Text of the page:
The Small Business Administration’s 8(a) Business Development program to help minorities was struck down by a federal judge this week.
The ruling could put thousands of minority business owners in a difficult position as they seek to deal with the new change.
Thousands of Black, Latino and other minority business owners are scrambling to prove that their race puts them at a “social disadvantage” after a federal judge declared a key provision of a popular Small Business Administration program unconstitutional. https://t.co/o7k1YkCqDm
— The Washington Post (@washingtonpost) September 7, 2023
"[I]n July, a federal judge in Tennessee struck down a provision of the program that equated race with social disadvantage," the Washington Post reported.
"The decision — one of the first to affect the private sector in the wake of the Supreme Court’s June decision upending race-conscious college admissions — throws into disarray an SBA program that has served minority-owned small businesses for about five decades. Legal experts said it could signal trouble for other programs meant to help underrepresented groups win federal contracts, including veterans and women," it added.
— Constitutional Law (@Constitutional) September 1, 2023
"The Ultima decision is important for several reasons. First, Ultima only challenged the SBA’s use of the rebuttable presumption of social disadvantage for the 8(a) program, not the entire 8(a) program itself. Therefore, the 8(a) program is still intact," JD Supra reported.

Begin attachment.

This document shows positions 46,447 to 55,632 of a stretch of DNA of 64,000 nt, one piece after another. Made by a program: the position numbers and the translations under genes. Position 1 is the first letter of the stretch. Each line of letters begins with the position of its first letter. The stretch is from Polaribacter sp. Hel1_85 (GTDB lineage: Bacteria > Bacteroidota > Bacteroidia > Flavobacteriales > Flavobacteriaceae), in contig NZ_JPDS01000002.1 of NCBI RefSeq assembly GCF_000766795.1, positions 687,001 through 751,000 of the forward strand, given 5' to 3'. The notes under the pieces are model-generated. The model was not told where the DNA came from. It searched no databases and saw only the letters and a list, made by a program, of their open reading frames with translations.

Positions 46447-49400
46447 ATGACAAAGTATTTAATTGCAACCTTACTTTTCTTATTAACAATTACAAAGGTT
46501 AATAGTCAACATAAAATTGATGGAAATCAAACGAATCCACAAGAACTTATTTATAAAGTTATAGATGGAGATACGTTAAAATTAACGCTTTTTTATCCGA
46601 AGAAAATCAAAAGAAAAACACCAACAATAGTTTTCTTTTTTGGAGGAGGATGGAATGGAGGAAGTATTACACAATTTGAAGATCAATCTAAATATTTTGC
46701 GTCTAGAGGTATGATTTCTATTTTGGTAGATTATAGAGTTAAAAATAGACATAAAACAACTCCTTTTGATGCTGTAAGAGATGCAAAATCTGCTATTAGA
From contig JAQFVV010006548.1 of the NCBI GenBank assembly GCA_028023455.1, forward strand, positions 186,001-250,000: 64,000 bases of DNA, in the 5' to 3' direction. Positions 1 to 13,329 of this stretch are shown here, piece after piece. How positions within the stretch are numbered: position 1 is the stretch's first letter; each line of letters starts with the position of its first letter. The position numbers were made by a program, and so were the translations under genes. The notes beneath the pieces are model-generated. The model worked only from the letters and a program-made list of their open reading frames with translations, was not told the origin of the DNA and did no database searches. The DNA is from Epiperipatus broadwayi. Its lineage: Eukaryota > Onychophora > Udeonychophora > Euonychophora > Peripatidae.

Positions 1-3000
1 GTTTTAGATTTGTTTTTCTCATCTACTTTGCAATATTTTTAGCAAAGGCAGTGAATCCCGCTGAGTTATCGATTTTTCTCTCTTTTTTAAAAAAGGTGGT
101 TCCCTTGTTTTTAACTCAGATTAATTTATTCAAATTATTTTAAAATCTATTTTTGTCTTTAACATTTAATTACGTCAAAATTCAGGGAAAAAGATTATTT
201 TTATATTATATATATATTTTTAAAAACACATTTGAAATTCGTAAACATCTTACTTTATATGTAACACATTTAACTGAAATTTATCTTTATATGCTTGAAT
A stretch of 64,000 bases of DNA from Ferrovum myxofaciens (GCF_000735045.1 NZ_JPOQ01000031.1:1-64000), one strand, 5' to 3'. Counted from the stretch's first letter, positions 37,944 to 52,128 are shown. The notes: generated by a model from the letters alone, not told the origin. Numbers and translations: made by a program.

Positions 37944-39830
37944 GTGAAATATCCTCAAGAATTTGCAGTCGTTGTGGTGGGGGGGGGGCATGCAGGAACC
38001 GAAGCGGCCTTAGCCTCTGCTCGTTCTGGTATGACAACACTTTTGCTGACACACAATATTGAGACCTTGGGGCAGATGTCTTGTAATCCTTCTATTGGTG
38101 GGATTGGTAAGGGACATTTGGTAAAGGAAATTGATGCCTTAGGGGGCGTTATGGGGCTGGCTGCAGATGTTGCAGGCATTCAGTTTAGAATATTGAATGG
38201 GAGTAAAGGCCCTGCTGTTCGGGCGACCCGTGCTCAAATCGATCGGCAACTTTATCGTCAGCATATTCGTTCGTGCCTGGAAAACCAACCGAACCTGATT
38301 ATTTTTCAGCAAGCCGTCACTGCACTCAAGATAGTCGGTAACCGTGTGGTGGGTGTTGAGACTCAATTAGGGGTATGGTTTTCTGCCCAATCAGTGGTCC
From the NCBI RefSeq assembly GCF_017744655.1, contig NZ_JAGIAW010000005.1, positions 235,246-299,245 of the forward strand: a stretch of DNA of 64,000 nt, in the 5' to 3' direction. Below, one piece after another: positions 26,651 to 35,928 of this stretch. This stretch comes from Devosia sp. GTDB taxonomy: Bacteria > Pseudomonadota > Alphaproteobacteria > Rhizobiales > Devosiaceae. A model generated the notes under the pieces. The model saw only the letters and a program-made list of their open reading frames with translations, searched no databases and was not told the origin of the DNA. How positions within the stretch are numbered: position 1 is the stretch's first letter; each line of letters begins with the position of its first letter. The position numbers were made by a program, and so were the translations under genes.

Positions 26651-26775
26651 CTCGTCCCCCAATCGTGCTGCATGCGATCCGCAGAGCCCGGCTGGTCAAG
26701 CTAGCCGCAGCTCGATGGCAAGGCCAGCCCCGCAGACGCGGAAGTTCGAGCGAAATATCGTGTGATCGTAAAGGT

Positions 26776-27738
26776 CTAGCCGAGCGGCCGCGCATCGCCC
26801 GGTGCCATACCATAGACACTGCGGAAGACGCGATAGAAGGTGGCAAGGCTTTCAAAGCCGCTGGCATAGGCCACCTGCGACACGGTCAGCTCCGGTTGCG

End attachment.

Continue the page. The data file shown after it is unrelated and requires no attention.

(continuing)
"Second, to comply with the Ultima Court’s decision, SBA has issued a press release, interim guidance, and temporarily suspended new 8(a) application submissions," it continued.
— PBS NewsHour Classroom (@NewsHourExtra) September 7, 2023
The change follows a Supreme Court ruling this year that ended college admissions based on race. The move now appears to be impacting other areas as well, including small businesses.
The move is significant, as it pushes back on the growing DEI movement in recent years connecting race with corporations and various rankings to make workplaces more "inclusive."
While the movement won't end over the court ruling, businesses will need to be more careful to base their decisions on factors other than race.
Additional court cases could soon arise from the situation, along with a potential reduction in diversity emphasis in corporate America.
Instead of basing decisions on minority status alone, the recent case shows that the Constitution requires an emphasis that treats people equally regardless of racial background.